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I wasn't sure which forum to put this in, so I just plopped it here...

So many of us are using Kiersey's personality types to describe themselves on their profile, I was curious what other posters' thoughts are on his model.  Also, I'm curious about how many of you view these types as changeable.  I've taken the test a few times, I used to always come out as one of the Idealist types, particularly the "Healer" or INFP.  But the last time I took the test, I came out as a "Mastermind" or INTJ.  I've kind of had a sense of "coming into my own" in the past year.  I have grown very weary of my old habit of taking in sad souls and trying to be their hero, not something I did intentionally, mind you. In the past few years since an ugly break-up, I have read many books on improving my confidence levels so that I would be comfortable with things like public speaking, and asserting myself within interpersonal relationships.  Did my efforts cause me to actually change my personality?  If so, that's kind of cool.  Not to say that being a "Healer" is bad, but it just seems it wasn't working for me for some reason.  It's interesting to me that all my efforts at change would have such an effect on how I fill out a personality questionaire in such a relatively short time span.
It's an interesting way of looking at it. I have the opposite experience--I get more INFP all the time. At least my inability to deal with the practical details of everyday life seems to get worse rather than better.  :laughing: When I took the test, which was several years ago, I got a cross between INFP and INTP. I think the traits that made it seem like I was INTP are ones that I used to have much more strongly, and which I seem to have mostly lost. I used to care about theories and abstracts; now I just care about what people do and why. So I think it is possible to for your "type" to change, at least in some things.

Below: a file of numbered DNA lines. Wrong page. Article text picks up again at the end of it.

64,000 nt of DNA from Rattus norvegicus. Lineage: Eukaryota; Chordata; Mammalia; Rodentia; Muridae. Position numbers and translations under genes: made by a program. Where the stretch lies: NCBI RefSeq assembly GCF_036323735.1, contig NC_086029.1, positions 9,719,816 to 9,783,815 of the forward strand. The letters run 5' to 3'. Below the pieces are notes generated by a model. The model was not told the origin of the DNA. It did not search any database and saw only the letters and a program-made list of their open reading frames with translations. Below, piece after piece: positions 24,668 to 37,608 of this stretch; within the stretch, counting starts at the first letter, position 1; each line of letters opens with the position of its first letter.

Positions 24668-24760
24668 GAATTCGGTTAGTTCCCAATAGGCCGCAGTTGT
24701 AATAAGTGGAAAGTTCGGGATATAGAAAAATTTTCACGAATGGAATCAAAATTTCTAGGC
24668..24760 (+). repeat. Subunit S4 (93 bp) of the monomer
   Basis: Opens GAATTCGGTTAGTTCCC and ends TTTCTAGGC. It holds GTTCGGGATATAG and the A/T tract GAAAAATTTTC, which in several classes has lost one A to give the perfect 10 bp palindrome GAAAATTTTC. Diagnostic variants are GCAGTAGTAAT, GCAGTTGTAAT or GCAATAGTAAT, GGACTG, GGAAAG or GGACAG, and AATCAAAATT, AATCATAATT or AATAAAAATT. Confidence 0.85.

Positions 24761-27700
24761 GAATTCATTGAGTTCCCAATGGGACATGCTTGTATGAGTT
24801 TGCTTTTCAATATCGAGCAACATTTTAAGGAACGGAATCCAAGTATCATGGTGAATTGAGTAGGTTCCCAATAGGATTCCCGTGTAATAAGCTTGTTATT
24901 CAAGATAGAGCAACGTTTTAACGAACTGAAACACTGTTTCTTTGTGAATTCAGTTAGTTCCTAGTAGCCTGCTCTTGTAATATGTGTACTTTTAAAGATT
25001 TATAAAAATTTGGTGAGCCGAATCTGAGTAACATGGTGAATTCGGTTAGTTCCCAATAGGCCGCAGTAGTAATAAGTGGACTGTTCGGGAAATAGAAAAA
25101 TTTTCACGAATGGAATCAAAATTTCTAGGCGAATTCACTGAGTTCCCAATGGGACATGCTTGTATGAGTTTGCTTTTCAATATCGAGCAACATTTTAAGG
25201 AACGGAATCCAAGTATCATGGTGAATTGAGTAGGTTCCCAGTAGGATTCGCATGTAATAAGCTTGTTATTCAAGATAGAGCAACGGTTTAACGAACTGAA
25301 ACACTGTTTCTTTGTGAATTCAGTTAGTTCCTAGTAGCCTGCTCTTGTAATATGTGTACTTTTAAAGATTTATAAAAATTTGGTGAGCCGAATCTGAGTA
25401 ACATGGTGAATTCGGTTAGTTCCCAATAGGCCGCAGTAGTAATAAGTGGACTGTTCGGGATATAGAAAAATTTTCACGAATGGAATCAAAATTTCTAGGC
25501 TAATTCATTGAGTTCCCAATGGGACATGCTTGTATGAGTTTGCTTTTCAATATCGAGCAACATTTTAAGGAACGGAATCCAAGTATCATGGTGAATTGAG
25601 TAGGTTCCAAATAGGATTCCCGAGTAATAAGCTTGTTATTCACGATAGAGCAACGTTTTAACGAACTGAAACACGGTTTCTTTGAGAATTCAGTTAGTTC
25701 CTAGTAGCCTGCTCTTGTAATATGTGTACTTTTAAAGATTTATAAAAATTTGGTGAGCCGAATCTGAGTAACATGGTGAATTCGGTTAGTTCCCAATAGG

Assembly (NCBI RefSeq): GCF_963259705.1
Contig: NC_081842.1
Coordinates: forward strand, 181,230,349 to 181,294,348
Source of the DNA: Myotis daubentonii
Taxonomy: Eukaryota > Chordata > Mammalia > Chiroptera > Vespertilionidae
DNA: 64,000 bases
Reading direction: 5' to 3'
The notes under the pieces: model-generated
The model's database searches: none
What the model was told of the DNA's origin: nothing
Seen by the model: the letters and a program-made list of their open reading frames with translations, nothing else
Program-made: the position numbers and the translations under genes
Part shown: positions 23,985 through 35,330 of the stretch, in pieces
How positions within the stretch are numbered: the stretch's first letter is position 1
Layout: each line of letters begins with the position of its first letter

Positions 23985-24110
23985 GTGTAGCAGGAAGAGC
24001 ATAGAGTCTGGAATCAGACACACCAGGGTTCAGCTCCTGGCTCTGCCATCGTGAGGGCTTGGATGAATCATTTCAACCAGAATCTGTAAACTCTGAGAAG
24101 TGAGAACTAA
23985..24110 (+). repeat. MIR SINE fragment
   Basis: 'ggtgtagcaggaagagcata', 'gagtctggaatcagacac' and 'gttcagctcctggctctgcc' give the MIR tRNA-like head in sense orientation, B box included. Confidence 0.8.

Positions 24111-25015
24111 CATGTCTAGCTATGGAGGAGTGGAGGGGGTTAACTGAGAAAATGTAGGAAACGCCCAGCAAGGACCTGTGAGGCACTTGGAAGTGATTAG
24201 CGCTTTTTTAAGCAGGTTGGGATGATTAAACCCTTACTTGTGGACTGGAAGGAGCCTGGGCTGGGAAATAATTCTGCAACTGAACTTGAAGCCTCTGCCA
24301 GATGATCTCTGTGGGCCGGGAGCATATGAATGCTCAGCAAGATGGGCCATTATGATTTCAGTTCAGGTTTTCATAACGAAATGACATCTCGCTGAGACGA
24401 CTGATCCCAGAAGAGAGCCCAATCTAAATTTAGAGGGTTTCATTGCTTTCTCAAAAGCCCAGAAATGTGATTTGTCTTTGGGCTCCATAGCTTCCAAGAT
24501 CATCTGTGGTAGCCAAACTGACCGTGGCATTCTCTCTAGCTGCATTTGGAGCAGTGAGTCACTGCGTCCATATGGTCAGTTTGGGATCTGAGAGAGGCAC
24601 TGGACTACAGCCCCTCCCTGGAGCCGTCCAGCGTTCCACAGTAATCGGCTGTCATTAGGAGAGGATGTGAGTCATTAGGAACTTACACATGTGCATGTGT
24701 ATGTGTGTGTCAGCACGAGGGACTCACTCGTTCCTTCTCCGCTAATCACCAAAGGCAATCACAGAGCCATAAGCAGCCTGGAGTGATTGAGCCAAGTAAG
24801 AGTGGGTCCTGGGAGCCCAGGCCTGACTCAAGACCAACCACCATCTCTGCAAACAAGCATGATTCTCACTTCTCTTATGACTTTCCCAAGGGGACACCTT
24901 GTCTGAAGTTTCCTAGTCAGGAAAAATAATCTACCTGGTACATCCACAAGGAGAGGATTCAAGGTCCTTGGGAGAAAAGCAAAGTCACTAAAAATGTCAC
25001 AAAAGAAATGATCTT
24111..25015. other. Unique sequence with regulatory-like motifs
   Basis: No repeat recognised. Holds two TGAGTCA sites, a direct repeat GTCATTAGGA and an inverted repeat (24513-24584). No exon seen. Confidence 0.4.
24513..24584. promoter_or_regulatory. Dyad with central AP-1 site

(07-26-2011, 12:18 PM)Iolanthe Wrote: [ -> ]I used to care about theories and abstracts; now I just care about what people do and why.

That can be theoretical and abstract too.

I get mostly INTP in tests, once I got INTJ. INTPs are information gobblers; we exist to look for knowledge and consume it without discriminating between useful knowledge to have and useless knowledge. Which sounds a bit creepy.

One of the bad things about psychological self-examination is that you can mix up how you actually behave with your ideals. So, in a question like "Do you go out of your way to make others feel appreciated?" perhaps you think that doing so is silly, so you choose No, when in reality you do it all the time, and should have selected Yes.

That said, changing personality type is most likely possible, but it could only come as a result of a dramatic change in your life, since the objective of these personality categorization systems is to pinpoint your natural tendencies, and it is uncommon for a person's nature to change. The ugly break-up you mentioned could be something that drove you to change radically. Or, it could well be your way of thinking, your ideals, that changed, not your nature. I don't know.

Another popular personality types system is the Enneagram, which is built around what makes each person tick. It has pagan roots/connections so one should keep one's distance from it. There are free Enneagram tests out there, but I actually didn't need to take one to know I'm a pretty solid Type 5. Here is a comparison between Enneagram and MBTI/Keirsey.

edit: This belongs to Pig Roast. But it's good you posted it here since I don't want to step in there!
I'm INTJ but the T and J scores were borderline so I wouldn't be surprised if I came out with a different score if I redid the test.  It wouldn't indicate a big personality change, just a slight shift.
I don't know if the types are changeable. I can see someone going from INTJ to INTP or something like that, maybe.